First week in Auckland: Willy Wonka, black swans, and many sketches

Somehow we have been here a week already, which means in another week we’ll be moving south. I don’t yet feel acquainted with Auckland, even though we’ve gone into it several times already and it’s not that big (though it’s the biggest urban center in the country). New Zealand is so known for its natural features that many people say visitors needn’t bother with the cities. But I like cities, and we’re finding Auckland perfectly interesting.

Silo Park Friday Night Market & waterfront

On our second day here, while searching for info about the local farmers’ markets, I found a website with event listings for all over the city. There was a night food/craft market that very evening in a park on the waterfront, half an hour away by bus. It seemed like a good chance to learn the bus system, get a feel for Auckland’s market scene, and explore the city. So we went.

{click on images to enlarge, mouse over for notes}

Auckland Skytower

Street art: Are you the tyrant or the slave?

I had thought the market would just be a small affair in a little park, but it was a lively event overlapping with other gatherings and the generally festive scene on the waterfront.

Silo Park

Reflecting pool

People strolling the wharf at dusk

There was a raised walkway that made a great vantage point for observing the evening’s activities, and the surrounding area.

super-cool elevated walkway next to the park

Colorful quotations painted onto the side of cylindrical tanks

A lively basketball game with lights and even a DJ

Lit-up rail tracks

Although the place was quite busy, it was well-run and everything was very orderly.

I was amused at the selection of portable loos. Yes, the “prestige” ones were better!

Two brands of porta-potties: Affordable Loos and Prestige Loos.

Child and adults playing big wooden Connect Four game

Heavenly Pies

They were showing movies that night too, projected onto one of the big silos. We enjoyed Charlie and the Chocolate Factory (the old one, with Gene Wilder), but didn’t stay for The Goonies. Before we left we walked along the waterfront.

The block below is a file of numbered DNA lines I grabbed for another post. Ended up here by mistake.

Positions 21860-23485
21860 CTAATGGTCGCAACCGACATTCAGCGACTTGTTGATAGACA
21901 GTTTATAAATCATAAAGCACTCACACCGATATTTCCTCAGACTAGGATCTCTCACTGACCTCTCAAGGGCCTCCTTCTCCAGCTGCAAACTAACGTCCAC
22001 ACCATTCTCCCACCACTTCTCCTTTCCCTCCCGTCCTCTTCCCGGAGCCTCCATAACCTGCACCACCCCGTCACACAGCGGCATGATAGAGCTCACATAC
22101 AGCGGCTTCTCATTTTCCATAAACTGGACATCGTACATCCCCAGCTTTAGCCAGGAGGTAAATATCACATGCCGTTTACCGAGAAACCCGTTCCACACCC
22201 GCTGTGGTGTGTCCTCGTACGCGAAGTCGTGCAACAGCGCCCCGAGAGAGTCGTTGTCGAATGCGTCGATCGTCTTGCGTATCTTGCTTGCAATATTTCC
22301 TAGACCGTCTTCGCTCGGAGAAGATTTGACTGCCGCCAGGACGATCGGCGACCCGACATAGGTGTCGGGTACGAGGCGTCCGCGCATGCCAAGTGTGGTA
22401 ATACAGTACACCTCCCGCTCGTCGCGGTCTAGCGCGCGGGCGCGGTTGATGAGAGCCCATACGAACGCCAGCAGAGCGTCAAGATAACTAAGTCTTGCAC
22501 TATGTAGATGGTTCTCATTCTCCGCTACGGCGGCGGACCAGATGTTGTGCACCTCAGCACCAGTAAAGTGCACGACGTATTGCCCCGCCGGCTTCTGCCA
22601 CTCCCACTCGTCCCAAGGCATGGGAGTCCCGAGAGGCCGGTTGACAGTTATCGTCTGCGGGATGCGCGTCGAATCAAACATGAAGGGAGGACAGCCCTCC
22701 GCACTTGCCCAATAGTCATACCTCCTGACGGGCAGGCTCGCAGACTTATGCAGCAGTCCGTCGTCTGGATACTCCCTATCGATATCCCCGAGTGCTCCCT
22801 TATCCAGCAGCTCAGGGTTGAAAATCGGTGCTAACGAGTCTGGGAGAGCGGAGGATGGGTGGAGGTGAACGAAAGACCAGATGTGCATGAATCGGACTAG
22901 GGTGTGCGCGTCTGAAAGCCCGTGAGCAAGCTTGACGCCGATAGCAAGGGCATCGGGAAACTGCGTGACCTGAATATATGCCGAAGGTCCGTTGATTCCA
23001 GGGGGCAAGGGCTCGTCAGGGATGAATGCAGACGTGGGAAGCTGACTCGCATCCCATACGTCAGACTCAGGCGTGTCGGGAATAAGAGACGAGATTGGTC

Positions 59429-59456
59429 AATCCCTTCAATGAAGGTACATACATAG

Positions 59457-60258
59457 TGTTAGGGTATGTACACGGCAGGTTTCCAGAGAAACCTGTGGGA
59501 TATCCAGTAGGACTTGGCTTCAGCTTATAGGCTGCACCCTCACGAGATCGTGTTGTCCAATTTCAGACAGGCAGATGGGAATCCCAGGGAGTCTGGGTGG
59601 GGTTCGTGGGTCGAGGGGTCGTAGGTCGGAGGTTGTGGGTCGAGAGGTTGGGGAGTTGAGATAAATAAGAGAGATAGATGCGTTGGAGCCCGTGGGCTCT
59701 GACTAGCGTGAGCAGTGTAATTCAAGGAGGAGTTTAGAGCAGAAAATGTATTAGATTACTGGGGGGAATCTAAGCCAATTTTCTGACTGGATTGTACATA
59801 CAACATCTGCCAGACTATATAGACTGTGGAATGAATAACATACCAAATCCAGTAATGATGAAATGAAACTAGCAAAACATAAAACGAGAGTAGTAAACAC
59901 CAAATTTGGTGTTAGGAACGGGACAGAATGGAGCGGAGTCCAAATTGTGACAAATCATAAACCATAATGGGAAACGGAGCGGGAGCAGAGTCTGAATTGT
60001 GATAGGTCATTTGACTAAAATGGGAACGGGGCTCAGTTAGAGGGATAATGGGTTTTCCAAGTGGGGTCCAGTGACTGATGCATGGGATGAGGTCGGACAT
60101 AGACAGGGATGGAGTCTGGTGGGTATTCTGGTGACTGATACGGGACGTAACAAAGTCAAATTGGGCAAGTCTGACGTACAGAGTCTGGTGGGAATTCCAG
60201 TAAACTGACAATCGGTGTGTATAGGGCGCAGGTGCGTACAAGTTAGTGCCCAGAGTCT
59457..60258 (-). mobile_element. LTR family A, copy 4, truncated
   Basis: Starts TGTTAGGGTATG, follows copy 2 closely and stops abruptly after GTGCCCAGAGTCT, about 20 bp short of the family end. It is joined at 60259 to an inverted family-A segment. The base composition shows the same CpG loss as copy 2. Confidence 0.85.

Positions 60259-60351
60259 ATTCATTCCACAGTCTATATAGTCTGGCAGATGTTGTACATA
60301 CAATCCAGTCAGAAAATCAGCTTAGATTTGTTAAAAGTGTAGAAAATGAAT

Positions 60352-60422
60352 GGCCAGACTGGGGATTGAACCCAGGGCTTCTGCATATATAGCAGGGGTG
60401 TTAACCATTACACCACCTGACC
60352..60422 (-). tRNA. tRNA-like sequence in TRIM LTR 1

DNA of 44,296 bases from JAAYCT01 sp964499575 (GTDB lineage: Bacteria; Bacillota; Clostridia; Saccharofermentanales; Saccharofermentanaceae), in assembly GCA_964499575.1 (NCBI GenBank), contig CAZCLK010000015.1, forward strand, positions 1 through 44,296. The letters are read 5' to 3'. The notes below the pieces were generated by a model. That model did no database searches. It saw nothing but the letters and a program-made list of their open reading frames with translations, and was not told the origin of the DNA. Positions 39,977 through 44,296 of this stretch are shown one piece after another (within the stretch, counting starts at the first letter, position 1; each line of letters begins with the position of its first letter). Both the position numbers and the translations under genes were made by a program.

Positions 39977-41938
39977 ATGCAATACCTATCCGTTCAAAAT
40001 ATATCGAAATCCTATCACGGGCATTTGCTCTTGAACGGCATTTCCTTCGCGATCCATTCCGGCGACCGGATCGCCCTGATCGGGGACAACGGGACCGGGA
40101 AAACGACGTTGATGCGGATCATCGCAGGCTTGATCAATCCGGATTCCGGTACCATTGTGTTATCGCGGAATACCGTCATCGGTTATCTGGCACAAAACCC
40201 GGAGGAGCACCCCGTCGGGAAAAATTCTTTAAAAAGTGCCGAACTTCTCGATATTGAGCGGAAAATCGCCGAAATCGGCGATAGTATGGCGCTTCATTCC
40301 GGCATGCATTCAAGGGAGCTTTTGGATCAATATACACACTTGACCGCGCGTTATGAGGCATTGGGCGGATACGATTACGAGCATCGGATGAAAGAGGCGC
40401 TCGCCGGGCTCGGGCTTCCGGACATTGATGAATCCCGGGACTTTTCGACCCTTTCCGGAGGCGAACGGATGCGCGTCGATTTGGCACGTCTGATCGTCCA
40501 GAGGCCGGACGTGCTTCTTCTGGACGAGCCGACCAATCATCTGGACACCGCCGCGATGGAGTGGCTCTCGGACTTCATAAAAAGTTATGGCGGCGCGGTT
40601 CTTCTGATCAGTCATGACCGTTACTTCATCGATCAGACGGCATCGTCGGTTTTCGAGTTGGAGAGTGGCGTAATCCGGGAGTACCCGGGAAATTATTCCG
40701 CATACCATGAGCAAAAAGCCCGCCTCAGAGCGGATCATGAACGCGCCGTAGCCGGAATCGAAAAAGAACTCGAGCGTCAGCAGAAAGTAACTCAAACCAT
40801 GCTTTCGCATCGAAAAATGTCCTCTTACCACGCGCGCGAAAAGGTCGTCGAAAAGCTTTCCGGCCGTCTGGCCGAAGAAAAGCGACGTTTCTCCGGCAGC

Someone was releasing sky lanterns over the city and the sight of them reminded me of one of our last nights in Edinburgh, when we and Aga and her partner Scott went out to The Meadows with two lanterns.




Meola Reef Reserve & nearby

The next day we stayed around our own neighborhood, but our little wander turned into a long (8.5k) loop. It was a bit too sunny for such an excursion but we had fun seeing everything. I never feel quite at home anywhere until I’ve “mapped” the neighborhood, so this helped with that.

Enormous coral-colored hibiscus

Off-leash dog park at Meola Reef Reserve

Waterfront, green grass, big sky

Small latte-colored moth on the ground

Golden grass (drying out maybe)

Boggy ground with houses in the distance

Bog and sky

After we left the reef reserve, we took an inland trail that proved hillier and woodier.

Pale orange mushrooms


Convergence of three wooden walkways

Little brown moth with clear areas on its wings

The trail took us out into a residential neighborhood, where we were greeted by a kid coasting by on his scooter, and a couple with two cats (the lady had one of the cats on a leash!). When we found a café we went in and had a cold drink.

Bright golden flowers


At the very end of the street, past more homes and shops, we found another outlook on the water. As I sketched, a couple of men walked toward us on the sand (dirt?) carrying a big bucket between them. “I think they’ve caught their dinner,” Erik said.



We stopped at the bakery and bought a cream donut and a custard slice (both quite yummy) before heading home.


Western Springs lake, Grey Lynn Farmers’ Market, and the Great Gladstone Gala 

Since we hadn’t gone to a farmers’ market on Saturday, we set out for one on Sunday, but missed our bus. Being crazy, we decided to walk instead. It was a 3.8k walk and since we got lost it became even longer. But we found Western Springs park: home to the Auckland Zoo, a stadium, a museum — and a lake with SO MANY BIRDS.